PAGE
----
Reporter Perry Chiaramonte wrote this article for Fox in 2013 (Detroit dire, but private groups, citizens keep the Motor City running): "When Andy Didorosi read in the newspaper that budget cuts had made a casualty out of a long planned light-rail project, the lifelong Motor City resident wasn't sad. He was angry.
“I was pissed. I said, ‘I’ll make the corridor,’” Didorosi, 26, told FoxNews. "I was an asset liquidator at the time and had recently bought some buses anyway. I’ve always been a gearhead.”
He started the Detroit Bus Company. The initial goal was to provide reliable routes in the city, mainly along the main artery of Woodward Avenue, where the light rail had been proposed. He also thought it made sense to establish a route to and from Detroit airport, something the city had provided, but poorly, according to Didorosi.
“The only option is one bus that doesn’t run very often and stops on every corner,” said Didorosi, who hopes to get city approval for an express airport route next month. “It takes three hours to make a 45 minute commute. The city has missed out on holding conventions and we could possibly lose out on hosting the X Games because a lack of transportation.” (Detroit did ultimately lose out on hosting the X Games)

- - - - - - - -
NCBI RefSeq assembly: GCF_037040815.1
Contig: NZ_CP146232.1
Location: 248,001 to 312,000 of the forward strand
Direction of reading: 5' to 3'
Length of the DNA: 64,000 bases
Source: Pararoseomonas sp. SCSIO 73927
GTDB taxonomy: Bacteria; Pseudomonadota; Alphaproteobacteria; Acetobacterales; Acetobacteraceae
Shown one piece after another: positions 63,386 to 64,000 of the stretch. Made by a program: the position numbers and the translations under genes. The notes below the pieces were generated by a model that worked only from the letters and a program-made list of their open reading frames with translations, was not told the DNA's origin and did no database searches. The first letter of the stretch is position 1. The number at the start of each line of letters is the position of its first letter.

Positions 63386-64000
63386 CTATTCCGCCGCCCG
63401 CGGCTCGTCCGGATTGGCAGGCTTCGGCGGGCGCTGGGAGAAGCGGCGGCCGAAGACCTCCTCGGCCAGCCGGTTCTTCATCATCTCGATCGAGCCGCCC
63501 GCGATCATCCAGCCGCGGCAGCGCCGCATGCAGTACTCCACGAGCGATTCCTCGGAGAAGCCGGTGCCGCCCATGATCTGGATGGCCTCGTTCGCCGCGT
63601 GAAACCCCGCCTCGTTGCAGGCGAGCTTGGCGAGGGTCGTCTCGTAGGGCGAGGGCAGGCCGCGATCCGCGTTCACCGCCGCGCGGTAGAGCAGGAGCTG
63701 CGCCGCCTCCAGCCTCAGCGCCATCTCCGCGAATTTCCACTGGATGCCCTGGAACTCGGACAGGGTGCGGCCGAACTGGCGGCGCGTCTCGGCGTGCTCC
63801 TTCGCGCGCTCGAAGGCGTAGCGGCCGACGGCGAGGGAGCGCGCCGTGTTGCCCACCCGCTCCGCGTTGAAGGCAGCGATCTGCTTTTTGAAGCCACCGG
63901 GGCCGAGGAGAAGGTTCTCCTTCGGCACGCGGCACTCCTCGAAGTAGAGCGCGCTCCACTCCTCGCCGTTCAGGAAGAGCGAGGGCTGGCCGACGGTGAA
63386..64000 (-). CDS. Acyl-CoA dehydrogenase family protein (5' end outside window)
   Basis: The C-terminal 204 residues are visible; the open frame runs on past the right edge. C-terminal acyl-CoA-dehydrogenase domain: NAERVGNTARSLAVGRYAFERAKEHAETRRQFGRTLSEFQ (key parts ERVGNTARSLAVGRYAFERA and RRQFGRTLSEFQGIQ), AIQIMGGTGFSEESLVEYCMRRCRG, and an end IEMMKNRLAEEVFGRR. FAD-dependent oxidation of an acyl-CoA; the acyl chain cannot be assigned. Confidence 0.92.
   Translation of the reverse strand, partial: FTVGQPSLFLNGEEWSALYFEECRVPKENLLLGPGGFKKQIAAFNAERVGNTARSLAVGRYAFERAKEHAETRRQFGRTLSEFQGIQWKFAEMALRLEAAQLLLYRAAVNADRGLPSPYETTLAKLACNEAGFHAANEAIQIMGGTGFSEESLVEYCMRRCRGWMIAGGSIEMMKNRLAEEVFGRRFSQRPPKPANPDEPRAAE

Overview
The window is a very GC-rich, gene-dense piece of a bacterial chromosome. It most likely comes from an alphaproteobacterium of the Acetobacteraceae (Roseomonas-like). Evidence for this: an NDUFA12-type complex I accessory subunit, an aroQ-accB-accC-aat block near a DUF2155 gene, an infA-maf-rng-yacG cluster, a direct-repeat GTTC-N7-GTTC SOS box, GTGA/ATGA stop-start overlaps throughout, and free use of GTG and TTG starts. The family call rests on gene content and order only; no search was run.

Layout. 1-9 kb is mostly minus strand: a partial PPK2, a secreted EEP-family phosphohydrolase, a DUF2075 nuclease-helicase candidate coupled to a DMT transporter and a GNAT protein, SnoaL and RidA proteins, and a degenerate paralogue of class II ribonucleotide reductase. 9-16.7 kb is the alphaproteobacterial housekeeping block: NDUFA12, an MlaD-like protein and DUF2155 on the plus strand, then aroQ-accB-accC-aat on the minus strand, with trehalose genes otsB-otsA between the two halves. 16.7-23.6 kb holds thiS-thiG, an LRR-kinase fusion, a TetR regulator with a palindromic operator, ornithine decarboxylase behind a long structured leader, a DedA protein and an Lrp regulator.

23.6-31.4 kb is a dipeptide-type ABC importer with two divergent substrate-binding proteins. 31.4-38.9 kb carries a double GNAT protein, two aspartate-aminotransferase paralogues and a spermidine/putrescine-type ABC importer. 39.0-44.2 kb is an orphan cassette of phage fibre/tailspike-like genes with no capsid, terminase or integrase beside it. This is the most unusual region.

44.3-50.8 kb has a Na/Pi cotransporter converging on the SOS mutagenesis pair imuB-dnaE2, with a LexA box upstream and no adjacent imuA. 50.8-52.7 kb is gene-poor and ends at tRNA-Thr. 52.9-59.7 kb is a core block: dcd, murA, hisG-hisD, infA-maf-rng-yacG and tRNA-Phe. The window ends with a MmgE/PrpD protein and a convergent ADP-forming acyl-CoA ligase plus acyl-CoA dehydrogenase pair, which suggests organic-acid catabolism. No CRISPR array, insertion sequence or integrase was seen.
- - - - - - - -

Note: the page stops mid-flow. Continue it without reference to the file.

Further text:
The Detroit Bus Company currently runs charter services as well as scenic tours with six buses -- ranging from school buses to coach liners -- and provides free rides for kids to after-school programs and summer jobs.
“Transportation is a public problem,” Didorosi said.” I don’t necessarily think that the system should be privatized, but I don’t see a better option than providing the services. Hopefully, everything will work itself out and the city will be back on track.”
An (Absolutely) Essential Service Crisis
While parks management and public transportation are sore spots for Detroit citizens, many more ominous service gaps remain. In a recent Buzzfeed article (Being Raped in a Bankrupt City), author Emily Orley writes: On Feb. 17, 1997, at approximately 4 a.m, Audrey Polk was asleep in her sister’s house in Detroit, Mich., when a stranger broke in, snuck into the room where she was sleeping, and sexually assaulted her. The mother of two young children called the police, who sent over some officers who happened to be up the road at Leo’s Coney Island — a downtown staple — having a late-night snack.